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Too hard to pick the right high school

[This is my Local Living section column for Nov. 26, 2009. Happy Thanksgiving!]

Near the end of her struggle to find the right high school for a son who did not always share her tastes, Tracey Henley was overjoyed to discover that some of her son’s best friends had endorsed her choice, and his resistance had vanished. “So now we don’t have to forge his signature on the form, always a plus,” she said.

Where had this painful sifting of options occurred? Was it some struggling urban district? No, Henley lives in Montgomery County, like much of suburban Washington a mecca for those seeking the best in public education. Her story illustrates that in even the best possible circumstances, parents often have to work very hard to find the place that fits their child. I, like Henley, wonder if there is a better way to do this.

Henley’s son is an eighth grader at Sligo Middle School in Silver Spring. He has attention deficit disorder, but the meds have been effective and through elementary school he performed well above grade level in all subjects. Then he entered middle school and “we were really unprepared for just how much his already-poor executive management functions would collapse in the face of increased expectations,” Henley said.

High school loomed. What to do? Like many families these days, the Henleys had a lot of choices. Large school districts in both the suburbs and the cities have become willing to let parents go beyond their neighborhood school if they have a good reason and there is room in their school of choice. Montgomery County has standardized this multi-option approach by dividing the district into consortiums of elementary, middle and high schools. Parents and students are encouraged to pick the high schools that work best for them.

In the Henleys’ consortium the choice was Kennedy, Wheaton, Blair, Northwood or Einstein. Henley and her husband thought Kennedy and Wheaton too far away. To them, Blair and Einstein were too big, and the open houses they attended at those schools too impersonal. “None of the kids or teachers that I spoke with could tell me what special something either school could offer my kid to make him a better prospective college student, other than an IEP [individualized education plan, for students with a learning disability]. Well, that’s a basket term for a process, not a defined series of steps that will help my son,” Henley said.

Her son was leaning toward Blair and Einstein because he had friends going there. In frustration, Henley cornered the representative of one of Blair’s high octane magnet programs and asked what she would do if it were her son. “Lucky me,” Henley said. “Her son, now in college, also has ADD. ..... She was very tactful but very truthful.” She said no matter how high performing her son was, a magnet program was not the best place for an ADD kid. She said “you need a place where you can bird dog him and his teachers.”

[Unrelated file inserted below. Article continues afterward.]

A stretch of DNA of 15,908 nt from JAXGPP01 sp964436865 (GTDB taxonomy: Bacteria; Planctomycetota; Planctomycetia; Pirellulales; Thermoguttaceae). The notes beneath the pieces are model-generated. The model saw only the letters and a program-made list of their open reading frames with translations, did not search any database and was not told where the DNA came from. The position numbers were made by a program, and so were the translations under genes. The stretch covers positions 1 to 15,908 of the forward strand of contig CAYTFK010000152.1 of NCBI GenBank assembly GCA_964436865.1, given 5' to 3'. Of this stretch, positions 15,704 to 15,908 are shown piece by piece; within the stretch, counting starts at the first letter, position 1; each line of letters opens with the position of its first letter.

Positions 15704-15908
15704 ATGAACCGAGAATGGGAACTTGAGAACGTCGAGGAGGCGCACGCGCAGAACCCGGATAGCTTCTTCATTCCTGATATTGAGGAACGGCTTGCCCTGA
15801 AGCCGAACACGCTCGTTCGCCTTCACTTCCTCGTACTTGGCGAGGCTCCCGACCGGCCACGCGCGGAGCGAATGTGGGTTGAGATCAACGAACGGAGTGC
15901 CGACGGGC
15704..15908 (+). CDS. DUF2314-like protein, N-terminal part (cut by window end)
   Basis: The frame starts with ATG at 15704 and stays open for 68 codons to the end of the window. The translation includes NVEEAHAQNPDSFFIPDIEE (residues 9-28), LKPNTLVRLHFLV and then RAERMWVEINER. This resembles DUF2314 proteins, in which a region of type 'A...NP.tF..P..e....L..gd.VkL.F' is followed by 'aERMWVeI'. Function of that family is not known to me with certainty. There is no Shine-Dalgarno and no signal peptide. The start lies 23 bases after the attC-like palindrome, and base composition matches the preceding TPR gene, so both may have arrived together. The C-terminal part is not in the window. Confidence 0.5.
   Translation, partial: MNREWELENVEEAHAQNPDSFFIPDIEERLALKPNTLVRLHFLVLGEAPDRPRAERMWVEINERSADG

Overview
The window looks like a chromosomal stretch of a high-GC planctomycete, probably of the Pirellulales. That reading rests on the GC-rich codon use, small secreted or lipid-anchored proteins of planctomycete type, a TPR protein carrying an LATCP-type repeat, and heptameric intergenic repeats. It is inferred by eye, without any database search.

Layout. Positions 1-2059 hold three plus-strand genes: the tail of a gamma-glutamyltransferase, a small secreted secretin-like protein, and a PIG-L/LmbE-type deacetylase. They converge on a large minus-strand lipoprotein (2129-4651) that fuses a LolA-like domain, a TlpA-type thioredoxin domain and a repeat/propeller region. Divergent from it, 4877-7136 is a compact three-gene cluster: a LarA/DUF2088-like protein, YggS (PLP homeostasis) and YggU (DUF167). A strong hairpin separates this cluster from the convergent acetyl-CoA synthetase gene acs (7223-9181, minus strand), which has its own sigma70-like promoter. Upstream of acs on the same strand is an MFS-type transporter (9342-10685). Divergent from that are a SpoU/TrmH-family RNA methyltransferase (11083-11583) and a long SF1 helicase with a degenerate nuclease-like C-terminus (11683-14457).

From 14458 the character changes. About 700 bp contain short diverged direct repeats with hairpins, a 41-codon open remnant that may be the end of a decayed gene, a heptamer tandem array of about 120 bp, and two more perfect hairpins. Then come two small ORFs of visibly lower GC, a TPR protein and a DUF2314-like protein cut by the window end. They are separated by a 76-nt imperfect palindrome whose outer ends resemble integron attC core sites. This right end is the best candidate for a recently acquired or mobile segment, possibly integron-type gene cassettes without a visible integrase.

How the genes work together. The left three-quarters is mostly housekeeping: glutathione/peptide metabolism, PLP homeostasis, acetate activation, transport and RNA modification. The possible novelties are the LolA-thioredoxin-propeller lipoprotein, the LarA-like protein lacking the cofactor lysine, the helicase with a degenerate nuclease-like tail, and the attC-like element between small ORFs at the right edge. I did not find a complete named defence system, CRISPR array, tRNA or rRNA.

When Henley sought the advice of her son’s counselor at Sligo Middle, she was told that Northwood had a good reputation for providing extra help. “It’s the smallest school, it’s got some great intervention programs, it focuses on transitions, to ninth grade, to college,” the counselor said. The Northwood open house convinced the Henleys. They found teachers delighted to talk about their programs and specialties, particularly for kids who needed to learn how to organize their days. When some of their son’s friends also picked Northwood, they were set.

Figuring this out took a lot of time and energy. Henley says she likes the county’s consortium system, since “we didn’t have to move to chase a quality education for our kids or resort to wallet-busting private schools.” She is aware, like many Montgomery County parents, that people in other parts of the country would wallow in envy if they knew how much better Montgomery County services are.

But it seems to me more could be done. The Post education team is working on a plan for Web pages that would provide more information on each school, with input from parents. The suburban districts themselves employ people with encyclopedic knowledge of what is available for students of every learning style. Why not put them at prominent tables at those open houses with big signs that say, “IF NOBODY HAS ANSWERED YOUR QUESTIONS, ASK ME.”

The youngsters who greet me as I walk into Best Buy seem to know where everything is. We should make information easier to come by in our schools, too.

For more on Education, please see

By Jay Mathews  | November 25, 2009; 10:00 PM ET
Categories:  Extra Credit  | Tags:  ADD, Northwood High School, high school choice, learning disabilities, special education  
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And it seems to me that Montgomery County is doing, necessarily, badly what a similar number of independent schools would do well - provide options to parents.

The district still exists. The district still siphons off some substantial amount of funding to do nothing of obvious, or even in-obvious, value. The district still constrains the schools in various ways according to issues of importance to the district but not of importance to schools.

For instance, maintenance budgets may go to schools depending on any number of factors with need not necessarily being topmost. Districts are, after all, creatures of the political system and thus politics inevitably plays a role in decisions that ought to be made according to educational considerations. The Detroit Public Schools district, as an egregious example, was lining the walls of the central administration offices with a quarter of a million dollars worth of art of dubious artistic value while teachers had to ask students to bring toilet paper to school with them.